The Guidelines on Licensing Public Sector Information for Australian Government Agencies issued by the Attorney-General’s Department note various categories of information held by agencies that are unlikely to be appropriate for release under open licences. These include ‘material held by cultural institutions for the value of its expression’ and material that is commercially or culturally sensitive. This point is taken up in the Principles, balanced against the recommendation that agencies seek to minimise restrictions on reuse when releasing PSI.

Draft Principle 10: Engaging the community

In keeping with Australian Government policy that agencies embrace online engagement in policy design and service delivery, the community can participate in agency decision making in relation to publication of public sector information. This can be done by:

  • consulting with the community in deciding which information an agency will prioritise for publication
  • encouraging the community to identify errors in published information, to give feedback to the agency about the quality, completeness and usefulness of published information, and to tell the agency about productive reuse of the information, and
  • responding, either individually or in a public statement, to any comment received from the community.

Comments received

In general, submissions were in favour of Principle 10 and tended to encourage strengthening and broadening its scope. Some submissions suggested greater involvement of the community in agency PSI processes, although the Australian Information Industry Association expressed concern that long consultation periods might slow the release of PSI.[107]

  • The ABS pointed out that there needs to be a genuine commitment from agencies to respond to community input and that agencies need to be responsive to meeting community needs regarding the useability of PSI.[108] The Information and Privacy Commission, NSW also emphasised the importance of agencies actively consulting with the community and adopting an approach that goes beyond simply posting PSI online.[109]
  • The Administrative Review Council suggested that the Principle be re-ordered to appear earlier.[110]
  • The Information and Privacy Commission, NSW suggested that Principle 10 support and encourage agency use of Web 2.0 and social media tools to engage with the public. It also noted that agencies having the necessary ICT to support community engagement is key to achieving this outcome.[111]
  • Both the Public Interest Advocacy Centre and the Office of the Chief Information Officer, South Australia noted that the community can also generate PSI and should therefore be involved more broadly, as developers of information, not just as users.[112] The Population Health Research Network also favoured the community being involved in all stages of policy design.[113]
  • The Council of University Librarians stressed the importance of effective consultative mechanisms which promote open access while respecting community issues and concerns regarding that access.[114]
  • Google and a commenter on the blog both stressed that community engagement is an ongoing rather than a static process and suggested that Principle 10 be amended to reflect this view.[115]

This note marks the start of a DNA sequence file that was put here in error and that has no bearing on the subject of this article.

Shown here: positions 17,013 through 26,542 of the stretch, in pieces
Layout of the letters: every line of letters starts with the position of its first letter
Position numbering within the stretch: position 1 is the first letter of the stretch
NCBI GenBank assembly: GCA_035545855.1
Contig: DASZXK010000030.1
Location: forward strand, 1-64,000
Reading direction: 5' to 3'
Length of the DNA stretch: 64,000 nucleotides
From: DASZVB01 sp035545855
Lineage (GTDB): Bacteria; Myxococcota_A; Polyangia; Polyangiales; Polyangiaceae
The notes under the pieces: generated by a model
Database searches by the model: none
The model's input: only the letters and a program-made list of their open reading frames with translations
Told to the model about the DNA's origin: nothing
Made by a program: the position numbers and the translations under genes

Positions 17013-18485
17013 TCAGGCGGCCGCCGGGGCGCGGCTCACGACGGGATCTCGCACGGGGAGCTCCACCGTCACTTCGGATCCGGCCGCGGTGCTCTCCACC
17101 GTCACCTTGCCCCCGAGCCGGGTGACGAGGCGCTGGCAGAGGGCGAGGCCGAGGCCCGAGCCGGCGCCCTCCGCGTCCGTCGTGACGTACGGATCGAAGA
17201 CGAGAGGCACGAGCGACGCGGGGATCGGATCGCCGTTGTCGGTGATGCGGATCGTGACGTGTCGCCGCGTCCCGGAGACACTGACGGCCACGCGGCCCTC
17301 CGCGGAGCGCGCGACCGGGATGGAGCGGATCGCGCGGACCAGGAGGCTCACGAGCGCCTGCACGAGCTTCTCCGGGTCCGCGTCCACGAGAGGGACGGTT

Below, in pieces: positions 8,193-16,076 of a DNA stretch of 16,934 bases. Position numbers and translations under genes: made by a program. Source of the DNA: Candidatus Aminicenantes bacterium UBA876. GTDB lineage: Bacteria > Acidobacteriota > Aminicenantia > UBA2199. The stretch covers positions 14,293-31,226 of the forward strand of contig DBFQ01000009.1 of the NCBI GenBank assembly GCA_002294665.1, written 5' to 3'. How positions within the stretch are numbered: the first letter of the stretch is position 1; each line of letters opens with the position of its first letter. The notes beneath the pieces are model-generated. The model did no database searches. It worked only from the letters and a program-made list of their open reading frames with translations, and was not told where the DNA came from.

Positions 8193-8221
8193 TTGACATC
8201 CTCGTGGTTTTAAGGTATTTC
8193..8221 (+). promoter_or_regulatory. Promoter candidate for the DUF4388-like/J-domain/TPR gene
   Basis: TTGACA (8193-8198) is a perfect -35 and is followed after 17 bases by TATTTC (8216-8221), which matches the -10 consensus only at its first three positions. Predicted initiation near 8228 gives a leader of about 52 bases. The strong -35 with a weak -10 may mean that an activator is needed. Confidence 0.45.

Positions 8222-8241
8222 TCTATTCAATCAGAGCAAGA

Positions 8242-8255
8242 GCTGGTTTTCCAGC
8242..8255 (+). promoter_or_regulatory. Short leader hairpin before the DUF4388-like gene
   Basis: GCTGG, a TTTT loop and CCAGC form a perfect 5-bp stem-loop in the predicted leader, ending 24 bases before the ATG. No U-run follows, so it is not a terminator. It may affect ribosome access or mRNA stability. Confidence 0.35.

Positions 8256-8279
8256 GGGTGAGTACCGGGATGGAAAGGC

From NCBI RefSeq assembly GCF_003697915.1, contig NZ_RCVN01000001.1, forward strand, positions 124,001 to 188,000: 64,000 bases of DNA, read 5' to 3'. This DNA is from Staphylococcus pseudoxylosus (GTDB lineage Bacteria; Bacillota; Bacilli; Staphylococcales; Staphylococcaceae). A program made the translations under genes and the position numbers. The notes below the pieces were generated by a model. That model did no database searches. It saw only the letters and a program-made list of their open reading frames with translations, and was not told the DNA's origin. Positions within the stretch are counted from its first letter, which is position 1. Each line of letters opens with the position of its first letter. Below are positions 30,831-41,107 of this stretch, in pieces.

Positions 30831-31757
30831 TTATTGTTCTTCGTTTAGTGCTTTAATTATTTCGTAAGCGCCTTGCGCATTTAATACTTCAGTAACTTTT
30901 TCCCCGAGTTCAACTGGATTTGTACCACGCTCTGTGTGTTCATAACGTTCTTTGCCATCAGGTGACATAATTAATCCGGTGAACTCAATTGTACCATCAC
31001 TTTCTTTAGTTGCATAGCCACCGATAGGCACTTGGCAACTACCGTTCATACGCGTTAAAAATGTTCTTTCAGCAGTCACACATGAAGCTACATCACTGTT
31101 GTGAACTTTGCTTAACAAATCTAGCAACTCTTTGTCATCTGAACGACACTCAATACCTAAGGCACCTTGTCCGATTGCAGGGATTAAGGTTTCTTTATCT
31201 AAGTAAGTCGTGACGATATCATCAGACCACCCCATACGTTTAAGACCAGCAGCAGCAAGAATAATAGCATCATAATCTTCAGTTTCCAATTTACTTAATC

• Craig Thomler, commenting on the blog, suggested that Government needs to take responsibility for stimulating community interest in PSI and its uses, such as by providing ways for schools and universities to access and reuse PSI in innovative ways.[116] Steve Davies, also commenting on the blog, emphasised the importance of taking practical steps towards building a culture in the public service that advocates for citizens and is responsive to their input.[117]

OAIC response

The release of vast amounts of unwanted PSI to the public is not the end goal of these Principles. Building collaborative relationships between government and the community, enhancing transparency and building trust in government and encouraging community participation in policy making are key goals of Government 2.0. Community consultation and participation are central to achieving these goals. For this reason, the OAIC has elevated this Principle to second place in the finalised Principles.

In recognition of the comments received about the capacity of the community to contribute to all stages of policy design and the collection and creation of PSI, the OAIC has broadened the scope of this Principle. It now acknowledges the ability of the community to provide useful input regarding the quality, completeness, usefulness and accuracy of published information. Comments also noted that the community increasingly accesses government services and information online. The Principle now also explicitly encourages agencies to utilise Web 2.0 tools to engage the community, as suggested by the Information and Privacy Commission, NSW.

Acronyms

ABS Australian Bureau of Statistics

AGIMO Australian Government Information Management Office

FOI Act Freedom of Information Act 1982

GILF Government Information Licensing Framework

IPS Information Publication Scheme

OAIC Office of the Australian Information Commissioner

PSI Public sector information

WCAG 2.0 Web Content Accessibility Guidelines version 2

Appendix A: Final version of the Principles on open PSI

The Principles on open PSI are non-binding and do not override other legal obligations on agencies. Agencies should have regard to relevant legislation, including (but not limited to) the Privacy Act 1988, the Archives Act 1983 and the Freedom of Information Act 1982.